Guideline On Registry-based Studies - European Medicines Agency

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22 October 2021 EMA/426390/2021 Committee for Human Medicinal Products (CHMP) Guideline on registry-based studies Draft approved by the Cross-Committee Task Force on Registries 25 May 2020 Draft sent to the EU Regulatory Network for consultation including EMA committees, Patients' and Consumers' Working 9 July 2020 Party and Healthcare Professionals' Working Party Start of public consultation 24 September 2020 End of consultation 31 December 2020 Final guideline agreed by the Cross-Committee Task Force on Registries Final guideline adopted by CHMP Keywords 7 September 2021 16 September 2021 Patient registry, Real World Evidence, Real Word Data, registry-based study, feasibility analysis Official address Domenico Scarlattilaan 6 1083 HS Amsterdam The Netherlands Address for visits and deliveries Refer to Send us a question Go to Telephone 31 (0)88 781 6000 An agency of the European Union European Medicines Agency, 2021. Reproduction is authorised provided the source is acknowledged.

Table of contents Abbreviations . 3 Glossary . 4 1. Introduction . 5 2. Scope and objective. 5 3. Methods and processes . 6 3.1. Differences between a registry-based study and a patient registry. 6 3.2. Use of registry-based studies for evidence generation . 7 3.3. Planning a registry-based study . 8 3.4. Study protocol . 9 3.5. Study population . 10 3.5.1. Choice of study population . 10 3.5.2. Informed consent . 11 3.5.3. Data protection . 11 3.6. Data collection . 12 3.7. Data quality management . 12 3.8. Data analysis . 13 3.9. Data reporting . 14 4. Legal obligations and regulatory requirements . 15 Annex: Considerations on patient registries . 20 A.1. Introduction . 20 A.2. Registry population . 20 A.3. Data elements . 21 A.4. Quality management in patient registries . 23 A.5. Governance . 25 A.6. Data sharing outside the context of registry-based studies . 26 References . 27 Appendices . 31 Appendix 1. Checklist for evaluating the suitability of registries for registry-based studies . 31 Appendix 2. Safety reporting . 33 Appendix 3. Examples of recommended international terminologies for data elements . 34 Guideline on registry-based studies EMA/426390/2021 Page 2/35

Abbreviations ADVANCE Accelerated Development of VAcciNe benefit-risk Collaboration in Europe (a project of the Innovative Medicines Initiative (IMI)) AESI Adverse Event of Special Interest AHRQ US Agency for Healthcare Research and Quality ATMP Advanced Therapy Medicinal Product CHMP Committee for Medicinal Products for Human Use (at EMA) EMA European Medicines Agency ENCePP European Network of Centres for Pharmacoepidemiology and Pharmacovigilance EUnetHTA European Network for Health Technology Assessment (Joint Action on Health Technology Assessment) EU PAS Register European Union Electronic Register of Post-Authorisation Studies EU RD Platform European Platform on Rare Diseases GCP Good Clinical Practice GDPR General Data Protection Regulation GVP Good Pharmacovigilance Practices ICH International Council for Harmonisation of Technical Requirements for Pharmaceuticals for Human Use ITF Innovation Task Force (at EMA) HTA Health Technology Assessment MAA Marketing Authorisation Applicant MAH Marketing Authorisation Holder MedDRA Medical Dictionary for Regulatory Activities NCA National Competent Authority OMOP Observational Medical Outcomes Partnership PAES Post-Authorisation Efficacy Study PARENT Cross border PAtient REgistries INiTiative (Joint Action under the EU’s Health Programme 2008-2013) PASS Post-Authorisation Safety Study PRAC Pharmacovigilance Risk Assessment Committee (at EMA) PRIME PRIority MEdicines (at EMA) QPPV Qualified Person Responsible for Pharmacovigilance RCT Randomised Clinical Trial REQueST Registry Evaluation and Quality Standard Tool (developed by EUnetHTA) RMP Risk Management Plan RRCT Registry-based Randomised Clinical Trial SAP Statistical Analysis Plan SAR Serious Adverse Reaction SmPC Summary of Product Characteristics SUSAR Suspected Unexpected Serious Adverse Reaction US United States Guideline on registry-based studies EMA/426390/2021 Page 3/35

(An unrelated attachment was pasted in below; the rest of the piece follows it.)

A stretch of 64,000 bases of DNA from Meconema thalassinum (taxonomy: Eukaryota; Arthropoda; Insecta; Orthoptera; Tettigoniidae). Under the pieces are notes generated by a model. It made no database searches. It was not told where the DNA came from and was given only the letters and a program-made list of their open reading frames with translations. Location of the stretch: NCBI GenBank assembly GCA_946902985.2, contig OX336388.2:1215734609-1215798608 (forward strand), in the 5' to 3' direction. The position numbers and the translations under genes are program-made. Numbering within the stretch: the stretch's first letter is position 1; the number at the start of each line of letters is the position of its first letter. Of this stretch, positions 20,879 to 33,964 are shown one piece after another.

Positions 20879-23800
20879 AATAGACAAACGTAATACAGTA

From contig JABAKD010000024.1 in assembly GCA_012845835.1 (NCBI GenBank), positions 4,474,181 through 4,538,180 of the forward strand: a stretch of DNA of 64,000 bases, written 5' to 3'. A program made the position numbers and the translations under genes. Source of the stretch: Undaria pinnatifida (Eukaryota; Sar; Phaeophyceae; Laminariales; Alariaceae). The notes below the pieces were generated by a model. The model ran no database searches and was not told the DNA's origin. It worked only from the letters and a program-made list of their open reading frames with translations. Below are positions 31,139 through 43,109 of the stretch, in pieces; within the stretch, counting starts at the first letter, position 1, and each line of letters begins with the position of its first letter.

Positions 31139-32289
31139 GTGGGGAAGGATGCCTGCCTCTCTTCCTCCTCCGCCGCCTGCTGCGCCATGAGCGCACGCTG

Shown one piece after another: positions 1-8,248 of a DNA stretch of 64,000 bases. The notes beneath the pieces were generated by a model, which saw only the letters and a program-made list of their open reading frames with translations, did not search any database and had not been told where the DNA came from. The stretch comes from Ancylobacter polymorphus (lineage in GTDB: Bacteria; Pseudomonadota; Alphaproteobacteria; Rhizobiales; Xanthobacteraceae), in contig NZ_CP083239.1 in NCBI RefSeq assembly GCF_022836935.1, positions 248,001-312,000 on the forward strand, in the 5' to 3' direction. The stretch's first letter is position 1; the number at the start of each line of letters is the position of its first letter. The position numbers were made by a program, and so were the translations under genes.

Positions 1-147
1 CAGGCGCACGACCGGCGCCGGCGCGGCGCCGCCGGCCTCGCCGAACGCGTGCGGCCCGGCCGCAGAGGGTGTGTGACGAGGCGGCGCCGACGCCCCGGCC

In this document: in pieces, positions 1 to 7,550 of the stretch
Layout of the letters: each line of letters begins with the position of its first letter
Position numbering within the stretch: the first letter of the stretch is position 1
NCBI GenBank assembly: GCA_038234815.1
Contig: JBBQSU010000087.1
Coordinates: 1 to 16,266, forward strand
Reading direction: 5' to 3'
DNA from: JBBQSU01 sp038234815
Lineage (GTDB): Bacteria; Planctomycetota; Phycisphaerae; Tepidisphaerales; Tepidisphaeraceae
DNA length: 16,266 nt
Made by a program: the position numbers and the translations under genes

Glossary Patient registry (synonym: registry): Organised system that collects uniform data (clinical and other) to identify specified outcomes for a population defined by a particular disease, condition or exposure (1). The term ‘patient’ highlights the focus of the registry on health information. It is broadly defined and may include patients with a certain disease, pregnant or lactating women or individuals presenting with another condition such as a birth defect or a molecular or genomic feature. Disease registry: Patient registry whose members are defined by a particular disease or diseaserelated patient characteristic regardless of exposure to any medicinal product, other treatment or particular health service. Registry-based study: Investigation of a research question using the data collection infrastructure or patient population of one or several patient registries. A registry-based study is either a clinical trial or a non-interventional study as defined in Article 2 of Regulation (EU) No 536/2014. The table in Annex I of the Questions & Answers Document - Regulation (EU) 536/2014 provides the difference between non-interventional studies and interventional trials. A registry-based study may apply primary data collection in addition to secondary use of the existing data in the registry. Registry-based randomised clinical trial: Randomised clinical trial embedded in the data collection infrastructure of one or several patient registries (e.g. randomisation, data collection or follow-up). Registry database (synonym: register): Database derived from one or several registries. Primary data collection: Collection of data directly from patients, caregivers, healthcare professionals or other persons involved in patient care. Secondary use of data: Use of existing data for a different purpose than the one for which it was originally collected. Harmonised or mapped data elements: Data elements that have been harmonised or mapped across data sources to facilitate the implementation of a common data quality system, data exchange, data analysis and/or the interpretation of results from a study. Competent authority: This term should be understood in its generic meaning of an authority regulating medicinal products and/or an authority appointed at national level for being in charge of all or individual pharmacovigilance processes. For the purpose of this guideline, the term “competent authority” covers the competent authorities in Member States (or National Competent Authorities NCAs) and the Agency. Guideline on registry-based studies EMA/426390/2021 Page 4/35